Carolyn Gary. Second Row: Deborah Gray, Edith Gray, Cheryl Graye, Herbert Grimes, Linda
Hampton. Third Row: James Harris, Ralph Harris, Rufus Harris, Noah Hastings. Fourth Row:
Louise Hayes, Carolyn Henderson, Andrew Hazeley. Fifth Row: Margaret Hicks, Jerry Hill,
Mary Hill. Sixth Row: Joycelyn Hollaway, Willie Holt, Cornelius Holmes. Seventh Row:
James Holmes, Earl Hughes, Gerald Irvin. Eighth Row: Gregory A. Jackson, Yolanda B.
Jackson, Paul James. Ninth Row: William James, Ula James, Roselyn Jamerson. Tenth Row:
Robert Jennings, Dora Johnson, Melvin Johnson.
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First Row: Zelda Johnson, Anthony Jones, Laurine Jones, Robert Jones, Sherylita Jones,
Faye Eloise Joy. Second Row: Bernard Kemp Jr., Charles Kemp, Melvin Kent, Brenda King.
Third Row: Carroll E. Lann, Barbara Laws, Charles Hester. Fourth Row: Ralph Lewis, Carol
Link, Sam Lockhart. Fifth Row: Ernest Lowery, Rudolph Mason, William Mathias. Sixth Row:
Emmaline McAllister, Brenda McCIenny, Saundra McCullough. Seventh Row: Phillip Mclntyre,
William McKoy, Shelia Miller. Eighth Row: Dorothy Mitchell, Charlie Moore, Bradley Morris.
Ninth Row: Adriane Murray, Rebecca Murphy, Margaret Murray. Tenth Row: Barbara Noel,
E. A. Omoniyi, Moses Omotola.
First Row: Deborah Paige. Second Row: Faye Parker. Third Row: Brenda Patterson. ' -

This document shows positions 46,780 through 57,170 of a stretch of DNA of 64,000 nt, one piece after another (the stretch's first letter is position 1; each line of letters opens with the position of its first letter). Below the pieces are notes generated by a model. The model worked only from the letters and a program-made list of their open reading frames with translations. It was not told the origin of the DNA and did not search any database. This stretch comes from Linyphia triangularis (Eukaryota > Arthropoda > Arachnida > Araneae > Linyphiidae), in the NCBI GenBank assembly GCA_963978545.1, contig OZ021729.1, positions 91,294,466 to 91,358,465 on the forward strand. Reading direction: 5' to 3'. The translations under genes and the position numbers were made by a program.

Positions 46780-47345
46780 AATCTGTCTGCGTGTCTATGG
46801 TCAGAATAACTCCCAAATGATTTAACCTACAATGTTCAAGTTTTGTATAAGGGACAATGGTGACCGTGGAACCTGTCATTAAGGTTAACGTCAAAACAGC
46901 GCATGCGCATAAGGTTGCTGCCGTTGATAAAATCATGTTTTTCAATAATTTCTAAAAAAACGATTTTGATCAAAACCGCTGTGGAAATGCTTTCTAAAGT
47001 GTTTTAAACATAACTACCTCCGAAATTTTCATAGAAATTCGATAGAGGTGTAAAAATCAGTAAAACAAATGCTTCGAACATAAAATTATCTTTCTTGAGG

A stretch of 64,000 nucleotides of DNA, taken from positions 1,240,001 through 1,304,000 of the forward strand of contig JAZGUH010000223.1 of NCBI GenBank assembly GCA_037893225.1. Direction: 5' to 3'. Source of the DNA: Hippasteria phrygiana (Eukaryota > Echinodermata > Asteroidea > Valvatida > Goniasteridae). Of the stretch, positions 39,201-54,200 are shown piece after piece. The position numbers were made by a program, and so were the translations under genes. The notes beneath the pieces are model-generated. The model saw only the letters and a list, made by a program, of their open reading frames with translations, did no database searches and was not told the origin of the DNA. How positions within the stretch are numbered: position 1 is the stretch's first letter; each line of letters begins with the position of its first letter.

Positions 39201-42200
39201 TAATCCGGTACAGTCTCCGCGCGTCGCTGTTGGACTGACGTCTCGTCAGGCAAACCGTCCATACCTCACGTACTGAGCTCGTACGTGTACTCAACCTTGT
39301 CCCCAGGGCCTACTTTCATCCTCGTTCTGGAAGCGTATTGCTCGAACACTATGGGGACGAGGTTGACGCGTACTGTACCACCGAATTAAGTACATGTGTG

Fourth Row: Kenneth A. Parker. Fifth Row: Loyella Peacock. Sixth Row: Charles Phil-
lips. Seventh Row: Leland Pierce. Eighth Row: James Reid, Rudolph Reid, Gail Parker.
Ninth Row: Jan T. Robinson, Landus Robertson, Patricia Roberts, Kenneth Richard-
son, Brenda Ricks, Marie Ruffin, Earl Satchell, Dwight Scott, Harry Sewell. Tenth Row
Donald Shackleford, Sharon Stith, Alexander Smith, Willis Spraggins, Ronald Sullivan
Sylvia Sullivan, Edward Stamps. Calvin Taylor, Carolyn Taylor.
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First Flow: Dorothy Taylor. Second Row: John Taylor. Third Row: Greg
Thompson. Fourth Row: Marilynn Thompson. Fifth Row: Janice Thompson.
Sixth Row: Linda Thurston. Seventh Row: Maxine Trower. Eighth Flow:
Ethyl Troy, Richard Truss, Everett Toone, Denise Turner. Ninth Flow: Katie
Watson, Charles Watson, Donald Washington, Thelma Ware, Frederick Ward,
Danny Wilson, Annlizabeth Wilson, Beverly Williamson, Yvonne Williams.
Tenth Flow: Shirley Williams, Otha Williams, Katherine Williams, John Wil-